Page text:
Warning ahead of time: This is going to be a long and sappy one.
Yesterday was my first day of spring break and after a funky chain of events involving yet another dermatologist appointment and my mom needing to get back to work, I ended up with her minivan and the task of getting myself home in one piece.
Although I learned to drive a billion years ago, I didn’t get around to getting my license until the very end of 2014, and since then I haven’t been home enough to really use it. Until yesterday, I’d only driven by myself once before and that was entirely on surface streets that I knew like the back of my hand, making the trip to a friend’s house New Year’s Day in a compact, easy-to-maneuver Jeep.
So there I was, in Mom’s massive, headstrong minivan, driving for the first time in a month and for the first time by myself in two. On only my second solo trip.
Mom had rattled off a series of directions for getting home as we pulled up at her office, but I didn’t trust myself to remember anything (I was a little more focused on, you know, not killing anyone), so I opened Google Maps on my phone and told it to guide me home.
The first bit went all right. I turned where I was supposed to, merged onto the highway without too much trouble, and was even feeling so good about my prospects of surviving that I turned on the radio.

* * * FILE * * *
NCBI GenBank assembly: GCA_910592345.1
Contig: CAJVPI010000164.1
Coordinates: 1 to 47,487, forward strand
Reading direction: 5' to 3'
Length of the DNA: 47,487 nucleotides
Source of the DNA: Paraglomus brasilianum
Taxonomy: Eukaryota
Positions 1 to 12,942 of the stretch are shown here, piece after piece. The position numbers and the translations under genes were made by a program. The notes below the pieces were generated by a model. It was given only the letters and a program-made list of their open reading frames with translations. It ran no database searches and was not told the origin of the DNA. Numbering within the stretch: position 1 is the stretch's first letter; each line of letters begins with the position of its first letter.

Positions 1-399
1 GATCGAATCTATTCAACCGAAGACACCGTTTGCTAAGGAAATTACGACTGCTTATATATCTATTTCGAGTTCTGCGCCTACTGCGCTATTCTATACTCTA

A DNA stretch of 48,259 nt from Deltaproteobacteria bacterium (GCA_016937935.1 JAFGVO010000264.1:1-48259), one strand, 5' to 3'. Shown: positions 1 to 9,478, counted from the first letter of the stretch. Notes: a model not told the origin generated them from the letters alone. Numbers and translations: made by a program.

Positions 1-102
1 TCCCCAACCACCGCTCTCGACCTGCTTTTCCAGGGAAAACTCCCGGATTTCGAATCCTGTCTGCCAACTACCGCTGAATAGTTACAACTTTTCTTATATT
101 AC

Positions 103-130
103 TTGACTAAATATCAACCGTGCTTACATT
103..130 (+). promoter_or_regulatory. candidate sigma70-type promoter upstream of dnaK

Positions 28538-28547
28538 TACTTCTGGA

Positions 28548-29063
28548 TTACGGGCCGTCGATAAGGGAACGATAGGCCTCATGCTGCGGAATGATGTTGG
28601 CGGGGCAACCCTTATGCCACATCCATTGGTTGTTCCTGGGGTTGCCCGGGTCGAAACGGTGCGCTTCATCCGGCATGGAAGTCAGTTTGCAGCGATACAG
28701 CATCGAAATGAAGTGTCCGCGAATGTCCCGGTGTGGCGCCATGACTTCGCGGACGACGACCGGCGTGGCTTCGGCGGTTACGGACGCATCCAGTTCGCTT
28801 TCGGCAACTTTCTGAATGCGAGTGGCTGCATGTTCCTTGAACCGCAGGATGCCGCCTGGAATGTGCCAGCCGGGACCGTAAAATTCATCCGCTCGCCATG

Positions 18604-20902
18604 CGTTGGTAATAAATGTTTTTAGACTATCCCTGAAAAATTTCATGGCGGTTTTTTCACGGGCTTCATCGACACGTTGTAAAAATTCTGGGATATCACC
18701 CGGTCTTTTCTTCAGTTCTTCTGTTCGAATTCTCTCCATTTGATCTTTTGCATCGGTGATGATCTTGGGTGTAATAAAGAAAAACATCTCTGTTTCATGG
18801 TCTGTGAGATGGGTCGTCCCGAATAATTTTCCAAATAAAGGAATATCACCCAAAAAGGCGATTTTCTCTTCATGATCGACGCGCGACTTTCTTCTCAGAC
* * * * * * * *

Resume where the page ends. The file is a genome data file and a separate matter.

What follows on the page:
Then I realized which way home Google Maps was taking me.
There’s this terrible stretch of highway I’ve taken a thousand times as a passenger, but had never driven before, where a bridge breaks up the monotony of patched pavement. On one side of the bridge is an entrance ramp, always clogged with road rage-y drivers trying to force you out of their way, and on the other side is an exit ramp that sometimes gets so backed up, the line blocks the entrance ramp.
Here’s a problem with Google Maps: It told me what I needed to do. I even recognized what I was speeding towards. But it didn’t click until I was like twenty feet from the exit ramp, the entrance ramp people crowding me out of the far right lane and trying to force me even further to the left, that it really clicked that Google Maps was instructing me to take the exit that has made my mild-mannered mother mutter expletives on more than one occasion.
I can’t remember ever once going past that exit—I don’t even know where that highway leads past that exit—but as I tried to merge into the right lane, the car in that one pulled up beside me and tried to merge into mine. We were barreling towards the exit I needed and he clearly didn’t want. And somehow magically, magically, I managed to slow down without the pickup truck on my tail rear-ending me, giving the car to my right just enough time to pull ahead and into my lane while I swerved into his and straight down the exit ramp. A ballet of sorts.
Heart pounding, palms sweating, I made it down the exit ramp (which is actually an entrance ramp) and onto the connecting highway.
Slowly my heartbeat slowed. I recognized the backs of strip malls as I passed. And I stopped needing Google Maps because I was back in home territory, on streets I had driven before although never alone, and I made it home.
It was a beautiful day out, all clear blue sky and sparkling snow. Heat pulsed through the vents and I yanked off my hat and scarf. Unzipped my heavy down coat.
I pulled up outside my house and realized I didn’t want to go in.